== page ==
Read Article

How To Put a Multi-Line Indent on a Styled Blockquote

Multi-Line Blockquote IndentThis brief and easy tutorial provides a method to indent multiple lines of text around a background image on a styled <blockquote> element.

When I wrote the previous post, listing 25 Classic web design articles, I included a styled <blockquote> for each of the listed articles. This is obviously nothing new; virtually all design blogs have a fancy blockquote styled with a double quotation mark in the background or something similar.

But when I was laying out the blockquote in Photoshop, I didn’t like the way it looked with the entire left side indented. Here is how I originally intended it to be:

Read Article

25 Classic Web Design Articles That Significantly Impacted the Way We Code

25 Classic Web Design ArticlesOver the years there have been hundreds, if not thousands of articles published online that have each had a tremendous impact on the world of web development and design. Some have been truly memorable, and have remained quite relevant for years, and remain so today. Others have outlived their usefulness, but we remember them because of the impact they had on our code and on the way we think about web design.

Occassionally, while reading or doing research, I still stumble upon “classic” web design articles. So I thought it would be a great idea to list what I feel are some of the most important articles that have been published in the relatively short history of the web development industry.

Originally, I had started with the idea of listing 10 articles — but when I began the research, I slowly started to realize that was not going to do justice to this list. So I settled on 25. I think this is a good collection of some of the more significant articles that have been produced over the past 13 years or so.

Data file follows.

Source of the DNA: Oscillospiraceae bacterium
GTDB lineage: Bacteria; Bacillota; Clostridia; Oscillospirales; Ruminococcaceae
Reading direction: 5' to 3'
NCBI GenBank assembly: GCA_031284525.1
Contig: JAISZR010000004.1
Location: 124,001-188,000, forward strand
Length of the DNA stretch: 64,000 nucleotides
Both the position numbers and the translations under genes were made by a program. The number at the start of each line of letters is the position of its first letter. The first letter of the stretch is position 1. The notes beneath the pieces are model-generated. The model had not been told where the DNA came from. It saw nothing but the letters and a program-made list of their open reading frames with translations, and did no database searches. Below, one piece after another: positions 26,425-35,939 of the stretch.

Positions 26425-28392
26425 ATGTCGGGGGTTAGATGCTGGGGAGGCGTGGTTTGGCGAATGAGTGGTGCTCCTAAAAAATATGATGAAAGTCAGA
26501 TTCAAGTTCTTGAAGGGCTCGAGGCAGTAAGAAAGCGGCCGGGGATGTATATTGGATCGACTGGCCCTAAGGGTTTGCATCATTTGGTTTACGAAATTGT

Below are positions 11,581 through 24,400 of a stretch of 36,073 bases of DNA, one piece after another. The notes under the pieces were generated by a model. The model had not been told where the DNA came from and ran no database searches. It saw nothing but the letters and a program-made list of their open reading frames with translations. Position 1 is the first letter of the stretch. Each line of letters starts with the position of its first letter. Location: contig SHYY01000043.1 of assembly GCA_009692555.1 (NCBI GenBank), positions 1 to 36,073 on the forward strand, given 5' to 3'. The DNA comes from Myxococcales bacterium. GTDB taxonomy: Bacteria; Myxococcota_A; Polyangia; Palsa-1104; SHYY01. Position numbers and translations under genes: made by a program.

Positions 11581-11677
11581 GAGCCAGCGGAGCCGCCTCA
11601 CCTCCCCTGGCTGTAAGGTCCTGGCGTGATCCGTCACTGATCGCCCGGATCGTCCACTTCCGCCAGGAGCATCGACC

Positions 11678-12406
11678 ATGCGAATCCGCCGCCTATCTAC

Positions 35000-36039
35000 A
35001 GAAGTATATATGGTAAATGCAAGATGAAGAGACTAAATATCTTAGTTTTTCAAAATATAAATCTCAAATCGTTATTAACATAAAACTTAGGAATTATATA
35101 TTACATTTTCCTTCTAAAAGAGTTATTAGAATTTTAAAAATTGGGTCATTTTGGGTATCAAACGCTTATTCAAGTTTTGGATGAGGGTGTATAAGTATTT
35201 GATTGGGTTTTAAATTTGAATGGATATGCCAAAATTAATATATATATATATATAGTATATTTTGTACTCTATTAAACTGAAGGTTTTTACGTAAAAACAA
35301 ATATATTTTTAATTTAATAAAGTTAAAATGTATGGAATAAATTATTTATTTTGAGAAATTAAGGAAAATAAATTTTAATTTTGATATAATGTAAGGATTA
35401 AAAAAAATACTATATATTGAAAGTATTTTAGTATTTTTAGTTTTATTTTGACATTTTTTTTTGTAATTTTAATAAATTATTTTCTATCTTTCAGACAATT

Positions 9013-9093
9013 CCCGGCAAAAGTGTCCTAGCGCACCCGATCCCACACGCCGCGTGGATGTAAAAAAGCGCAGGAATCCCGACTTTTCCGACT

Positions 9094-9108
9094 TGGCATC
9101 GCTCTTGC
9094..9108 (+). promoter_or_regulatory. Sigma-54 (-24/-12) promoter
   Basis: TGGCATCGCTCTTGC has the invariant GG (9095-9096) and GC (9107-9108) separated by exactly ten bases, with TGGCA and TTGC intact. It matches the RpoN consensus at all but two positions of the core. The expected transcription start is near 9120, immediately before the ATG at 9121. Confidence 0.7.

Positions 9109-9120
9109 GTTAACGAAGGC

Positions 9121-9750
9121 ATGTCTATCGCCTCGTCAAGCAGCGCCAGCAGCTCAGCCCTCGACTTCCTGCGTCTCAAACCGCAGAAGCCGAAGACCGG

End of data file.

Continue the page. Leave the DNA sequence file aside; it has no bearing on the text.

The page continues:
Read Article

10 WordPress Tips to Make Your Blog Look Like a Website (for Beginners)

WordPress Tips - Make Your Blog Look Like a WebsiteWhatever industry you happen to be in, you want to stand out from the crowd and be unique, and not give the impression that your online presence is just a slightly modified cut and paste job. Of course, if you’re depending on a pre-built content management framework like WordPress for the core of your blog or website, then that could prevent your online presence from truly standing out.

So, in this article I’ll run through 10 fairly straightforward ways that a beginning developer or blogger can customize their WordPress theme to ensure it doesn’t “look like a blog” — at least to a certain degree. Keep in mind that the goal here is not to hide the fact that a website is using WordPress — that’s quite difficult, if not impossible. The ultimate goal here is to help your website have a seamless, consistent, look and feel that does not necessarily scream “WordPress-driven” from the instant the home page loads up.

Read Article